Global Industry Analysis (2018 – 2021) – Growth Trends and Market Forecast (2022 – 2026)
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Biobanks on their Way to Become Life-Saving Institutions
Biobanks are playing out as the key resources for advancements in life sciences. They bring about the systematic collection, and storage of samples of biological material, and associated clinical data that has been revolutionising the field of biomedical research. They form a repository that stores (conservation, inventory, and distribution), and processes biological samples to which researchers can request access to. Biobanking is being increasingly perceived as a great help to medical research, and clinical and translational medicine. With mounting chronic disease prevalence worldwide, the significance of breakthrough biobanking technology is on the rise, further supported by remarkable funds pouring in for research. Biobanks help scientists answer important questions about the disease conditions, as well as the population at risk. The answers to these questions can lead to faster, and more accurate diagnosis, leading to a better treatment.
Another feature that upholds the biobanking market is the patient registry or database that includes demographic, and standardised information about a cohesive population pool that shares share the same condition, an experience, or a medication. The global biobanking market is likely to witness rapid progress as biobanking supports future scientific investigation, uncovers the natural history of a disease, contributes to evidence-based practice, replaces clinical trials, and improves outcomes. The major transnational, European and global biobanking initiatives will significantly impact on life sciences research, drug development. The future of biobanking is particularly exciting, with brisk technology adoption. Artificial Intelligence, deep learning, computational models, and semantic searches could all revolutionise biobanking in the foreseeable future.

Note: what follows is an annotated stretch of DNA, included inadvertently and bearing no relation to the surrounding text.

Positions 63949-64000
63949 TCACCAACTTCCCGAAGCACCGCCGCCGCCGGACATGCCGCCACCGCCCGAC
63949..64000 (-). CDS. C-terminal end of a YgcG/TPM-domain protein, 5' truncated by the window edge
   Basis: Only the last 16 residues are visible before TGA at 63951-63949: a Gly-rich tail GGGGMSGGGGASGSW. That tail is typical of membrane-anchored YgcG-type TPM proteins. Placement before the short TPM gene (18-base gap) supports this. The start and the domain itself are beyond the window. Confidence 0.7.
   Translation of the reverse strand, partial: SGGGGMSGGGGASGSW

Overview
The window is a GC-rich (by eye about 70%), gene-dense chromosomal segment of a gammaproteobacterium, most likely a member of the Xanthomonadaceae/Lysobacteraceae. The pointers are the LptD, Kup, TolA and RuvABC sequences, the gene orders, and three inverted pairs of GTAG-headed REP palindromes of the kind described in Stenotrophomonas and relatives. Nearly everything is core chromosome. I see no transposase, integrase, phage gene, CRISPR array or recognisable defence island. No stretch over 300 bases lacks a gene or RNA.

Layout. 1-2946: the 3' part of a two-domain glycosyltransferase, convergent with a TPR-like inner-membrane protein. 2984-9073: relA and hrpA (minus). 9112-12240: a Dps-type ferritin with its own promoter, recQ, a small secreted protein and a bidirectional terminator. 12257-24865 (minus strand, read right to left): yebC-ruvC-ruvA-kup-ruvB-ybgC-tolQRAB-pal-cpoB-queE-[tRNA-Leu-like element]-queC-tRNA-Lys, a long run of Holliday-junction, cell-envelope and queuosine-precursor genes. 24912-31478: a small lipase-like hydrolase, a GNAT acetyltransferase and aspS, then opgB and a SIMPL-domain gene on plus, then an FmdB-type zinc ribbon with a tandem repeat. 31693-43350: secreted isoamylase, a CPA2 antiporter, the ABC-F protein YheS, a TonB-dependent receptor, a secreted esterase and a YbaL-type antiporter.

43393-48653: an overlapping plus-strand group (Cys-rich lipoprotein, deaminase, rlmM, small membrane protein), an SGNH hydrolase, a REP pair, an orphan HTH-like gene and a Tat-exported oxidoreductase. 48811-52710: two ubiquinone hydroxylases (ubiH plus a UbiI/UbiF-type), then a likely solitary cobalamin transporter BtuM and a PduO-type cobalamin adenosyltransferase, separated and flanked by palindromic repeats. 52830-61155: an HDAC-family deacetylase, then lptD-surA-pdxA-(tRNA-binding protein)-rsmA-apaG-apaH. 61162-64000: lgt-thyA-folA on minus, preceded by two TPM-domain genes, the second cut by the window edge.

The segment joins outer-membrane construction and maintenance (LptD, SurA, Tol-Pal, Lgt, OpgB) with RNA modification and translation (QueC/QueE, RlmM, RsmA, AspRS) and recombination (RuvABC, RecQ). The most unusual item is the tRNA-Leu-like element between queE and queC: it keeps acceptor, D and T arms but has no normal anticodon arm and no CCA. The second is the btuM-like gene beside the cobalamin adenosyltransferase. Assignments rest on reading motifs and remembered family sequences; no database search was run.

Need for Biobanks – A Clinical Cliff
Biological, pharmacological, and pathological research needs can only be met by biobank networks. Unlike the past, the system now ensures having access to more reliable data of patients living with rare conditions. This is because a sample size is gradually built up over a period of time, from which clinical and epidemiological research can take place on either a national or international scale - as patient numbers for a rare condition within a designated region will generally be too low for investigating specific factors. Even big institutions can hardly provide the sample number required to achieve statistical significance in biomarker validation studies. This is even more relevant when rare diseases are to be investigated, or if molecular signatures consisting of multiple parameters have to be validated. To be able to collect biomaterial, and data from sufficient subjects and/or patients, many biobanks are now operating at a multi-institutional, or even multinational level.
Biobank, Need of the Times
Human materials are now used at an early stage of drug discovery, and pre-clinical testing in an attempt to address the high failure rate seen over the years. This is because the current drug development path (early-stage drug discovery to clinical trials) is becoming increasingly challenging, inefficient, and costlier. During the last several years, the number of new drugs, and biologic applications submitted to the US Food and Drug Administration (FDA) has declined drastically. Moreover, the last two decades have witnessed a massive rise in chronic, multifactorial, and life-threatening diseases such as cancers, heart diseases, and diabetes. The need arose for more effective, more affordable, and safer medical products for patients. New technologies now allow scientists to catalogue changes in the genes, proteins, and cellular metabolism for different diseases. The increase in disease burden, and technological advances have, in turn, led to an increased reliance on biorepositories to collect, and manage bio specimens for research. Millions of samples are now deposited in biobanks every year. They can be used to discover particular variations of diseases or novel therapeutic targets, and thus accelerate drug discovery in the scope of personalised medicine.